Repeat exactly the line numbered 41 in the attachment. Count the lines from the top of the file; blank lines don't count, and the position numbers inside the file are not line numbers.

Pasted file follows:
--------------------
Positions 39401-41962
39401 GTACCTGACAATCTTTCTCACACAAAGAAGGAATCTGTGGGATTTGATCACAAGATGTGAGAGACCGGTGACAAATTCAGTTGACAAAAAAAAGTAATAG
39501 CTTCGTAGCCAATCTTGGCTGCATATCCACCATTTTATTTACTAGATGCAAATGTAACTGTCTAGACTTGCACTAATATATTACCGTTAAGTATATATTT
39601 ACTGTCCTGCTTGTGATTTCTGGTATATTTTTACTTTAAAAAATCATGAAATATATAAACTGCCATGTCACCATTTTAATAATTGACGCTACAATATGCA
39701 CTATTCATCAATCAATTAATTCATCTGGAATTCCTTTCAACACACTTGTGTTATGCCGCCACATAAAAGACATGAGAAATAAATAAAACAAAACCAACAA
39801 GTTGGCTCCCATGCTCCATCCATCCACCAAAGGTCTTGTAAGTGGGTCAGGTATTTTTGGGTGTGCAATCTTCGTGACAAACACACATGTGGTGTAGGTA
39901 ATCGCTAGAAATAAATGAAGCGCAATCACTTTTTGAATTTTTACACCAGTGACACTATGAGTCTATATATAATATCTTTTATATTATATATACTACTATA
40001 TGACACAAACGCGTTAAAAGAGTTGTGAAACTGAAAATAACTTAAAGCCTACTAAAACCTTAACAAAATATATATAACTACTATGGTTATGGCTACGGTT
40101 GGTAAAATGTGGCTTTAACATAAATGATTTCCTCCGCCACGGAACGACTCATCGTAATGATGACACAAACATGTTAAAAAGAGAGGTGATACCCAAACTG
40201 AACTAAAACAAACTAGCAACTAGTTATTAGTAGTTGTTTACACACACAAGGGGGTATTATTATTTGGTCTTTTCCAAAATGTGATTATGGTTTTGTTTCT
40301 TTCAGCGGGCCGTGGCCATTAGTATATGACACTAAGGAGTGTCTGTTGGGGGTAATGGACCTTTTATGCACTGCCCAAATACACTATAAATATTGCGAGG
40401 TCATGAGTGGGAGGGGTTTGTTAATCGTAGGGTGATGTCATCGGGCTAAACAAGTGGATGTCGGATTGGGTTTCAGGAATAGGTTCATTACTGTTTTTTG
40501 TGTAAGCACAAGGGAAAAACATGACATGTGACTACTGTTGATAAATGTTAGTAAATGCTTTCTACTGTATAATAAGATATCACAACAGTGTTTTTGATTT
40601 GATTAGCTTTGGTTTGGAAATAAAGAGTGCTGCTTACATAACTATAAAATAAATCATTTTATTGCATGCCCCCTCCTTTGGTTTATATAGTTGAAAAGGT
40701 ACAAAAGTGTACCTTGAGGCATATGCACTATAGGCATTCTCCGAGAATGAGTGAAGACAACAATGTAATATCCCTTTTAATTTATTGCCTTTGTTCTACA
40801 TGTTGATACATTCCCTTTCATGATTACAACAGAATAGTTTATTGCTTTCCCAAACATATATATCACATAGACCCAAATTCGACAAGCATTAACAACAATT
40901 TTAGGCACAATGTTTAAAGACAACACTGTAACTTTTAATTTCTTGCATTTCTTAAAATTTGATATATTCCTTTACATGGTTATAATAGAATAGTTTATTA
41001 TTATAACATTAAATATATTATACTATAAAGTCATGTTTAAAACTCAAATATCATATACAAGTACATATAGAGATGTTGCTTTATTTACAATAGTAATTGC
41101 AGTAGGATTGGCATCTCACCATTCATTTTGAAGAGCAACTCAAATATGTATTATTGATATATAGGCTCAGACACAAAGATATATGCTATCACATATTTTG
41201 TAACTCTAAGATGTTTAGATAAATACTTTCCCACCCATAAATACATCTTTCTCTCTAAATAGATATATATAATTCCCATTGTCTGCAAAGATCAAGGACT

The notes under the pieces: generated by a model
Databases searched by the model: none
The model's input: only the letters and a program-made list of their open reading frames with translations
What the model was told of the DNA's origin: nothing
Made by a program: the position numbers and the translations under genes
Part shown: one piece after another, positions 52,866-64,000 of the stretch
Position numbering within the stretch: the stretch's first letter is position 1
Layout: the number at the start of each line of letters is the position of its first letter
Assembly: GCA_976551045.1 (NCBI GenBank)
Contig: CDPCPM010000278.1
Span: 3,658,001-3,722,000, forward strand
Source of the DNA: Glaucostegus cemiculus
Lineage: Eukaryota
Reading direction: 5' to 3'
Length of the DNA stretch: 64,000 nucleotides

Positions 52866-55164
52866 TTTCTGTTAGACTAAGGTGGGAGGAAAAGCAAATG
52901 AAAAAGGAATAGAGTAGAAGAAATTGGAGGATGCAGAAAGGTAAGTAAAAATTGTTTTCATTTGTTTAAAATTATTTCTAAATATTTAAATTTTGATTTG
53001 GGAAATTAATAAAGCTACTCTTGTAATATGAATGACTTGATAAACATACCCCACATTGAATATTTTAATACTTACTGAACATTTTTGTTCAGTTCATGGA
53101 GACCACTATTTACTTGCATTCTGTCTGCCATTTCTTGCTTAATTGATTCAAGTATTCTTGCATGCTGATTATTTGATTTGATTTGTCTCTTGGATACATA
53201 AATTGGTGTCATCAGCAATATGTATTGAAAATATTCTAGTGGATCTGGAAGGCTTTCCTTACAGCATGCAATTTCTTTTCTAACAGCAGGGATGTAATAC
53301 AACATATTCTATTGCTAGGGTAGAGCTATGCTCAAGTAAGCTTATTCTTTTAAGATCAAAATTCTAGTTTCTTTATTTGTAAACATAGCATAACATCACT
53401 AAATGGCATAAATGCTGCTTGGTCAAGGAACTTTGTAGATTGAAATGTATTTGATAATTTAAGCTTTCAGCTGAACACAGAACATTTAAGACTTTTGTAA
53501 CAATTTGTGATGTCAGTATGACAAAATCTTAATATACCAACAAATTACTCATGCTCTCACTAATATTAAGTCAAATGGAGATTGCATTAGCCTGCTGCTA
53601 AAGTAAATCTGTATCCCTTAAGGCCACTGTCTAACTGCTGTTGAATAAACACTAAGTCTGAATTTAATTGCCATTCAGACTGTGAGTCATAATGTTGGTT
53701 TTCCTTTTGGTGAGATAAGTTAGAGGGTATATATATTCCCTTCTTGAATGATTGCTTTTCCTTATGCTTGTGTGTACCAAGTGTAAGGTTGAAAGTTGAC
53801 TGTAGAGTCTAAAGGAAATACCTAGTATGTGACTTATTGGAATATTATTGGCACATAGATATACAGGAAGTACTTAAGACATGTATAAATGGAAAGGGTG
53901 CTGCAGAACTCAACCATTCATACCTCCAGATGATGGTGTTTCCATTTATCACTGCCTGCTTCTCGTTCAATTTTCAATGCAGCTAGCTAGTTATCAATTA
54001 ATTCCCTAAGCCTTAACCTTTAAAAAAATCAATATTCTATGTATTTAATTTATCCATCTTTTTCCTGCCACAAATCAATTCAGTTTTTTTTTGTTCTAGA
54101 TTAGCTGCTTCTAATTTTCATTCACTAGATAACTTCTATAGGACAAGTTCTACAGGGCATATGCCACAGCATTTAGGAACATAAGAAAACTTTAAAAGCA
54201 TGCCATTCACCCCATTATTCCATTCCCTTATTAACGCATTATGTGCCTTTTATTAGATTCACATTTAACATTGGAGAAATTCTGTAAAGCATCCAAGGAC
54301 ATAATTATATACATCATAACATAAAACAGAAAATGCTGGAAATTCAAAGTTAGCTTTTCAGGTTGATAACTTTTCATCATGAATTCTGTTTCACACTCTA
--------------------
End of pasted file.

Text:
53201 AATTGGTGTCATCAGCAATATGTATTGAAAATATTCTAGTGGATCTGGAAGGCTTTCCTTACAGCATGCAATTTCTTTTCTAACAGCAGGGATGTAATAC